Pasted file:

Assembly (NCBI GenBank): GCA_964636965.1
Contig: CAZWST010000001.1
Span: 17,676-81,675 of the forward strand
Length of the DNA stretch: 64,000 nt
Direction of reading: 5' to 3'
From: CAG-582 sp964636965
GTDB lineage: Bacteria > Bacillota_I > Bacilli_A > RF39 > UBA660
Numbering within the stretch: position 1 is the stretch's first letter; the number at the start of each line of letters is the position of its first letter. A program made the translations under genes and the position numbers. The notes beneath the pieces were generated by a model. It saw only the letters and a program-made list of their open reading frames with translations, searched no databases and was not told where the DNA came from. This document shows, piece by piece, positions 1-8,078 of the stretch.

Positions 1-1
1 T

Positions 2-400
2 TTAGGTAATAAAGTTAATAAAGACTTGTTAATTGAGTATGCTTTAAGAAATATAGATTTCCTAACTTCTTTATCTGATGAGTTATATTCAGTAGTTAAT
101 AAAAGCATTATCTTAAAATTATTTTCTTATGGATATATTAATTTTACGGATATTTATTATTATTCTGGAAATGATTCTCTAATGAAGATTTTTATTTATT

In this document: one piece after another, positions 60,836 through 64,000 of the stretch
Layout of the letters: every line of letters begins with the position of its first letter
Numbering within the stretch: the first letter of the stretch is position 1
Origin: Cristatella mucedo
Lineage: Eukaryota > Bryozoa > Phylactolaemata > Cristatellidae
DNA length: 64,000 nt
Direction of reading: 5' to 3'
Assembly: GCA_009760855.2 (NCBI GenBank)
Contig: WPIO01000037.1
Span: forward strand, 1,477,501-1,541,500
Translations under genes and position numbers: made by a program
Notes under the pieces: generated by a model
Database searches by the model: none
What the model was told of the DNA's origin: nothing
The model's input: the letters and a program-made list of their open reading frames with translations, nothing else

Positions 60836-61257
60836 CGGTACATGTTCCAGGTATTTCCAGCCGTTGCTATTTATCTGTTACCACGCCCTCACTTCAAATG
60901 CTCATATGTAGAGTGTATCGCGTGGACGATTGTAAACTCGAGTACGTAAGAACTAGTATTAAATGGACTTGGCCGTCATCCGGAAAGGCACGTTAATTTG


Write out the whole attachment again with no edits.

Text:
Assembly (NCBI GenBank): GCA_964636965.1
Contig: CAZWST010000001.1
Span: 17,676-81,675 of the forward strand
Length of the DNA stretch: 64,000 nt
Direction of reading: 5' to 3'
From: CAG-582 sp964636965
GTDB lineage: Bacteria > Bacillota_I > Bacilli_A > RF39 > UBA660
Numbering within the stretch: position 1 is the stretch's first letter; the number at the start of each line of letters is the position of its first letter. A program made the translations under genes and the position numbers. The notes beneath the pieces were generated by a model. It saw only the letters and a program-made list of their open reading frames with translations, searched no databases and was not told where the DNA came from. This document shows, piece by piece, positions 1-8,078 of the stretch.

Positions 1-1
1 T

Positions 2-400
2 TTAGGTAATAAAGTTAATAAAGACTTGTTAATTGAGTATGCTTTAAGAAATATAGATTTCCTAACTTCTTTATCTGATGAGTTATATTCAGTAGTTAAT
101 AAAAGCATTATCTTAAAATTATTTTCTTATGGATATATTAATTTTACGGATATTTATTATTATTCTGGAAATGATTCTCTAATGAAGATTTTTATTTATT

In this document: one piece after another, positions 60,836 through 64,000 of the stretch
Layout of the letters: every line of letters begins with the position of its first letter
Numbering within the stretch: the first letter of the stretch is position 1
Origin: Cristatella mucedo
Lineage: Eukaryota > Bryozoa > Phylactolaemata > Cristatellidae
DNA length: 64,000 nt
Direction of reading: 5' to 3'
Assembly: GCA_009760855.2 (NCBI GenBank)
Contig: WPIO01000037.1
Span: forward strand, 1,477,501-1,541,500
Translations under genes and position numbers: made by a program
Notes under the pieces: generated by a model
Database searches by the model: none
What the model was told of the DNA's origin: nothing
The model's input: the letters and a program-made list of their open reading frames with translations, nothing else

Positions 60836-61257
60836 CGGTACATGTTCCAGGTATTTCCAGCCGTTGCTATTTATCTGTTACCACGCCCTCACTTCAAATG
60901 CTCATATGTAGAGTGTATCGCGTGGACGATTGTAAACTCGAGTACGTAAGAACTAGTATTAAATGGACTTGGCCGTCATCCGGAAAGGCACGTTAATTTG